Truth Versus Tradition: His Star
What was the star referred to in Matthew 2?
Matthew2:1 Now when [after] Jesus was born in Bethlehem of Judaea in the days of Herod the king, behold, there came wise men from the east to Jerusalem,
2 Saying, Where is he that is born King of the Jews? for we have seen his star in the east, and are come to worship him.
Matthew 2:9 When they had heard the king, they departed; and, lo, the star, which they saw in the east, went before them, till it came and stood over where the young child was.
10 When they saw the star, they rejoiced with exceeding great joy.
This article is a little different than others I have offered. I have some information to offer as to what this star was, but I would like to get your input first. Do you have any Biblical or astronomical information to offer that we could consider before proceeding further?
I can tell you one thing that the star could NOT have been and that is the way it is portrayed in traditional pictures. It could not have been a super brilliant “star” that aimed a beam of laser-like light on the stable in which was the manger where the baby Jesus lay. First, the wise men had seen this same star while still in the East, many days (actually, more than a year) before their arrival in Jerusalem. Second, the wise men were not in Jerusalem and then proceeding to Bethlehem on the night of Jesus’ birth when “the star, which they saw in the east, went before them, till it came and stood over where the young child was” (Matthew 2:9). The record says “young child,” not, “babe.” Also, Herod inquired of them when they had seen the star. Later, when the wise men did not return to him, Herod was “exceeding wroth” and “sent forth, and slew all the children that were in Bethlehem, and in all the coasts thereof, from two years old and under, according to the time which he had diligently enquired of the wise men” (Matthew 2:16). Third, had this star been a super brilliant celestial phenomenon that aimed a laser at the stable, wouldn’t that have attracted the attention of EVERYONE for many miles around? Can you imagine living in those times, seeing such a spectacle, being within walking distance, and not checking it out? Can you imagine that NO ONE did? Surely, had there been multitudes present, there would have been some mention of that fact in the record.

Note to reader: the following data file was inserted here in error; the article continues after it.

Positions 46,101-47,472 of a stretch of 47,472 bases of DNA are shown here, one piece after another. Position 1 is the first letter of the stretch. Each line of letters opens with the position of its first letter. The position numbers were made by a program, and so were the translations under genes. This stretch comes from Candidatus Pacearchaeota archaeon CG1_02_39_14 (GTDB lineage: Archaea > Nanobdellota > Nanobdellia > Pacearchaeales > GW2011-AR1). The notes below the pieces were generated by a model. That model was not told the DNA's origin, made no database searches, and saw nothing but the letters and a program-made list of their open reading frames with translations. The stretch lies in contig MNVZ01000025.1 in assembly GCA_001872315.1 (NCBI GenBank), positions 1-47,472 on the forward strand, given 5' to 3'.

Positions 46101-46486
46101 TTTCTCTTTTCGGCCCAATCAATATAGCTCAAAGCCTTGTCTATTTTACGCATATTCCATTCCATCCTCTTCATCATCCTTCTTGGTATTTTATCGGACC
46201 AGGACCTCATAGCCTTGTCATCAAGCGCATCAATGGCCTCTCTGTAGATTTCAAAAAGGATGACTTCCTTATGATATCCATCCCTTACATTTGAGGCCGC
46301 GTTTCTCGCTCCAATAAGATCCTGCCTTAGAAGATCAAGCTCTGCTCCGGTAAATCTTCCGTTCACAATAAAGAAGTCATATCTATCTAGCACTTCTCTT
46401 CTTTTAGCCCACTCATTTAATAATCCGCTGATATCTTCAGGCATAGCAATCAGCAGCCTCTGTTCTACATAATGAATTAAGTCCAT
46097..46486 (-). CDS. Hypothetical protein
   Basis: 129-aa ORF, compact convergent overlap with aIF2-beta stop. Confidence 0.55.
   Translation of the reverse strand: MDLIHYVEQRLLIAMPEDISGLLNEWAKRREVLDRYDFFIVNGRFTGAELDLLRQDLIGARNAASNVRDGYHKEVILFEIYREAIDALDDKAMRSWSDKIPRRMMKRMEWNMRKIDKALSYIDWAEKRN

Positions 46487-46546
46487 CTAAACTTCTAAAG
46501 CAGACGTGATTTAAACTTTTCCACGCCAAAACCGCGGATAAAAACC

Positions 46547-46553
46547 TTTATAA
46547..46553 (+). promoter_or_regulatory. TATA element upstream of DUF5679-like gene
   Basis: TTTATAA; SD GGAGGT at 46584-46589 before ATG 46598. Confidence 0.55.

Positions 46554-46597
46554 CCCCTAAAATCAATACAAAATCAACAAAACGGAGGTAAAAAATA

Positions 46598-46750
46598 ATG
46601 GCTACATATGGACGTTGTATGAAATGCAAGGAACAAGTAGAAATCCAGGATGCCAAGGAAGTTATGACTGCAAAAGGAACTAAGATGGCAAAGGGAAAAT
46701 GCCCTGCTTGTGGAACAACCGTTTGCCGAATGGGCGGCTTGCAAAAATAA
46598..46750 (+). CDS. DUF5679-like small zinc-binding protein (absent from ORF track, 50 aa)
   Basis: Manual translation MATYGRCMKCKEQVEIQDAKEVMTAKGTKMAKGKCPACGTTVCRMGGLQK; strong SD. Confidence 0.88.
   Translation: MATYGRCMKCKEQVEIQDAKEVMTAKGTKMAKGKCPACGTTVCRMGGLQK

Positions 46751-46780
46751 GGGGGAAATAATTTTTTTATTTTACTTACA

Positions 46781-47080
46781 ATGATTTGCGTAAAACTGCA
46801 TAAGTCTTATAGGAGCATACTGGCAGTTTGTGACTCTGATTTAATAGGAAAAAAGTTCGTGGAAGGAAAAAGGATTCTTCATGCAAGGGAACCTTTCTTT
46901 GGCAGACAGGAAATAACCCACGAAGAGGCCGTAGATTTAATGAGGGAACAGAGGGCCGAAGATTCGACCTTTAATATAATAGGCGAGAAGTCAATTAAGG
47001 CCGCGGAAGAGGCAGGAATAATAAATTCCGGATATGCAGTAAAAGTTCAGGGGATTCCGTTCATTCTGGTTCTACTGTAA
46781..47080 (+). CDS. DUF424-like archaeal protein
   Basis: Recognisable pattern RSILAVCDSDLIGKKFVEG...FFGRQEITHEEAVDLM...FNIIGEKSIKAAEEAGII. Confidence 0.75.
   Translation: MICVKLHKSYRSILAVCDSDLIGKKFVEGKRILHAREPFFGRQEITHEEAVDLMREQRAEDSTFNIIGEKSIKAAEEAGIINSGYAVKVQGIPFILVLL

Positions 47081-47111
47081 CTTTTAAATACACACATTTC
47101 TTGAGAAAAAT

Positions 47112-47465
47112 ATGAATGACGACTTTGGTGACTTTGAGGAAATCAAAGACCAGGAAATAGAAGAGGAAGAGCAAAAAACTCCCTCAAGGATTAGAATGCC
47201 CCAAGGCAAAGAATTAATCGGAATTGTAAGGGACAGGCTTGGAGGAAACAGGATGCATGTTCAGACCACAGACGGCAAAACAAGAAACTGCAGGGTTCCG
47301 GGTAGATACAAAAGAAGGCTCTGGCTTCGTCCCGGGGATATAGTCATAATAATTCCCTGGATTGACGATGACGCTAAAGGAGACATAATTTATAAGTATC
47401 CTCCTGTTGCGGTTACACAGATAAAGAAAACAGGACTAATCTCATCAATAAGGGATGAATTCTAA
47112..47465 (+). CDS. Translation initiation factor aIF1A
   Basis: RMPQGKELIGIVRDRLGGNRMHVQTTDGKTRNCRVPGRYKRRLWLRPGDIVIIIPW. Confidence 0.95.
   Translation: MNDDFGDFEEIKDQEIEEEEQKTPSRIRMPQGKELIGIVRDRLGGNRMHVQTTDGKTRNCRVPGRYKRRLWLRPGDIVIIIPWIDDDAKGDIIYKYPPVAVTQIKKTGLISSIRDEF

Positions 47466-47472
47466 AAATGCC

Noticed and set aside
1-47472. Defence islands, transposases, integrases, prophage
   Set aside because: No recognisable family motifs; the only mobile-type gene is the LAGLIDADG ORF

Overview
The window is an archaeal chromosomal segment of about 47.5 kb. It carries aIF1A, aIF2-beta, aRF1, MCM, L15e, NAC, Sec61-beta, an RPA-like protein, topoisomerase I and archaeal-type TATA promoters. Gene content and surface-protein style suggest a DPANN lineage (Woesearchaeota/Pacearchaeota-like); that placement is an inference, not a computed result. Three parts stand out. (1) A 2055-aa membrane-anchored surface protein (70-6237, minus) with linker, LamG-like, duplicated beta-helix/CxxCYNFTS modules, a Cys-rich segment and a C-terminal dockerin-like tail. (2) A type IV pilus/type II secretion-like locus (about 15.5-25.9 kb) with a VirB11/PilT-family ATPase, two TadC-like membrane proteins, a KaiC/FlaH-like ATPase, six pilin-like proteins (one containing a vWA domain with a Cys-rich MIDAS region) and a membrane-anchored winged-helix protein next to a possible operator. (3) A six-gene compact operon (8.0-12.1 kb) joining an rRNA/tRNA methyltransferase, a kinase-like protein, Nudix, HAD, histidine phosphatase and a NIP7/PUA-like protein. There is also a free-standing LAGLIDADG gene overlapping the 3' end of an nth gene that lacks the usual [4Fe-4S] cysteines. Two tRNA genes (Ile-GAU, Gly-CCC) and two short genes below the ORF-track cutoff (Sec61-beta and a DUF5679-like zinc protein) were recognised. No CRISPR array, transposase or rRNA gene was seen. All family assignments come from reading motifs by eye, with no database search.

So “the star” was certainly not the traditional picture, but what was it? If you have anything to contribute, I’d love to hear from you.